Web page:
Marcus Zinn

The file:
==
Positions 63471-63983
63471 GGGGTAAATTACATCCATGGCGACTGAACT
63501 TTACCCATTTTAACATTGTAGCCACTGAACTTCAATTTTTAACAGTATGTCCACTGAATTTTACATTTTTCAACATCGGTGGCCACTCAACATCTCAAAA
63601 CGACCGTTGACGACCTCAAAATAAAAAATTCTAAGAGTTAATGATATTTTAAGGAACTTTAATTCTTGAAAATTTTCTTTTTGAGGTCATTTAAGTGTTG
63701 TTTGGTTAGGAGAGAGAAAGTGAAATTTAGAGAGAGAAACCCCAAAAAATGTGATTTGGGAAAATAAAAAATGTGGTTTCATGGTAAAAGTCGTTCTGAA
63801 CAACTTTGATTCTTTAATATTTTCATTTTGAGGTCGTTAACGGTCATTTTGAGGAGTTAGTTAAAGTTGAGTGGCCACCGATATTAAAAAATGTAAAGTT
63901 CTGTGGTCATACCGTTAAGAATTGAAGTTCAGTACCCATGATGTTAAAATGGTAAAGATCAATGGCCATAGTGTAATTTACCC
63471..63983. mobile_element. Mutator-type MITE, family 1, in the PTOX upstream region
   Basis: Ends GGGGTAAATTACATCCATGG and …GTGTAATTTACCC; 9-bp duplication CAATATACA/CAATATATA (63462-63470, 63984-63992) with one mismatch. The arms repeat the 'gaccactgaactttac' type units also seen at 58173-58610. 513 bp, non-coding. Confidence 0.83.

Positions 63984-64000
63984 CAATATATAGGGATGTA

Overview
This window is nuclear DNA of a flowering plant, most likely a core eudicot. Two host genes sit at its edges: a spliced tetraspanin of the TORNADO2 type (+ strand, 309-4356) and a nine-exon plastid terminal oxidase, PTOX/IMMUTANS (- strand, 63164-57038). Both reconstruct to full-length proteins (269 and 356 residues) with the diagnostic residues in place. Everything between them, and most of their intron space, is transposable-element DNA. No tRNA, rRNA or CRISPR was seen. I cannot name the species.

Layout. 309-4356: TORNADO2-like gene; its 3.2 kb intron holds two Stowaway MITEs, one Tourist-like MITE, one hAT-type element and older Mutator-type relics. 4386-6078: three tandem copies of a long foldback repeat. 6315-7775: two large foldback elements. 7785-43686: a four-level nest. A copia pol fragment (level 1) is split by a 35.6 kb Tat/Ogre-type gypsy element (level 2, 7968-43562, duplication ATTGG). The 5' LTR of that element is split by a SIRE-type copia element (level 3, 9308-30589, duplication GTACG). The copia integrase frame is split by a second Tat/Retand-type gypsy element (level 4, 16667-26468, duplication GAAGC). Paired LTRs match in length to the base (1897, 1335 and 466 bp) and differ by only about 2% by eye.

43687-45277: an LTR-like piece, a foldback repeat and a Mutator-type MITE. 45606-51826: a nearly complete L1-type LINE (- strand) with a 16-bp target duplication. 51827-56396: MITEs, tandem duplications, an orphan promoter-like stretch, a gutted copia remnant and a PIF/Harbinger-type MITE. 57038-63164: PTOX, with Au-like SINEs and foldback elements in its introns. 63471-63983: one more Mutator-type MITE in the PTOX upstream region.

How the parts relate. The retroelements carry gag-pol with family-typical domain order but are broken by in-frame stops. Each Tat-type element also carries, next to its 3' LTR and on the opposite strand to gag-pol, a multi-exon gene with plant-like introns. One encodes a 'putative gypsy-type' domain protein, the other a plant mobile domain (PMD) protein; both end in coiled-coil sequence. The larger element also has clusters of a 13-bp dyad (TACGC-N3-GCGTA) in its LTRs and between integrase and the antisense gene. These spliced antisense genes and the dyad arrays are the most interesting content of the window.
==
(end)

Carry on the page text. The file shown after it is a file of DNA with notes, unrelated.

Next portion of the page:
The reuse of software units, such as classes, components and services require professional knowledge to be performed. Today a multiplicity of different software unit technologies, supporting tools, and related activities used in reuse processes exist. Each of these relevant reuse elements may also include a high number of variations and may differ in the level and quality of necessary reuse knowledge. In such an environment of increasing variations and, therefore, an increasing need for knowledge, software engineers must obtain such knowledge to be able to perform software unit reuse activities. Today many different reuse activities exist for a software unit. Some typical knowledge intensive activities are: transformation, integration, and deployment. In addition to the problem of the amount of knowledge required for such activities, other difficulties also exist. The global industrial environment makes it challenging to identify sources of, and access to, knowledge. Typically, such sources (e.g., repositories) are made to search and retrieve information about software unitsand not about the required reuse activity knowledge for a special unit. Additionally, the knowledge has to be learned by inexperienced software engineers and, therefore, to be interpreted. This interpretation may lead to variations in the reuse result and can differ from the estimated result of the knowledge creator. This makes it difficult to exchange knowledge between software engineers or global teams. Additionally, the reuse results of reuse activities have to be repeatable and sustainable. In such a scenario, the knowledge about software reuse activities has to be exchanged without the above mentioned problems by an inexperienced software engineer. The literature shows a lack of techniques to store and subsequently distribute relevant reuse activity knowledge among software engineers. The central aim of this thesis is to enable inexperienced software engineers to use knowledge required to perform reuse activities without experiencing the aforementioned problems. The reuse activities: transformation, integration, and deployment, have been selected as the foundation for the research. Based on the construction level of handling a software unit, these activities are called Software Construction Activities (SCAcs) throughout the research. To achieve the aim, specialised software construction activity models have been created and combined with an abstract software unit model. As a result, different SCAc knowledge is described and combined with different software unit artefacts needed by the SCAcs. Additionally, the management (e.g., the execution of an SCAc) will be provided in a service-oriented environment. Because of the focus on reuse activities, an approach which avoids changing the knowledge level of software engineers and the abstraction view on software units and activities, the object of the investigation differs from other approaches which aim to solve the insufficient reuse activity knowledge problem. The research devised novel abstraction models to describe SCAcs as knowledge models related to the relevant information of software units. The models and the focused environment have been created using standard technologies. As a result, these were realised easily in a real world environment. Softwareengineers were able to perform single SCAcs without having previously acquired the necessary knowledge. The risk of failing reuse decreases because single activities can be performed. The analysis of the research results is based on a case study. An example of a reuse environmenthas been created and tested in a case study to prove the operational capability of the approach. The main result of the research is a proven concept enabling inexperienced software engineers to reuse software units by reusing SCAcs. The research shows the reduction in time for reuse and a decrease of learning effort is significant.

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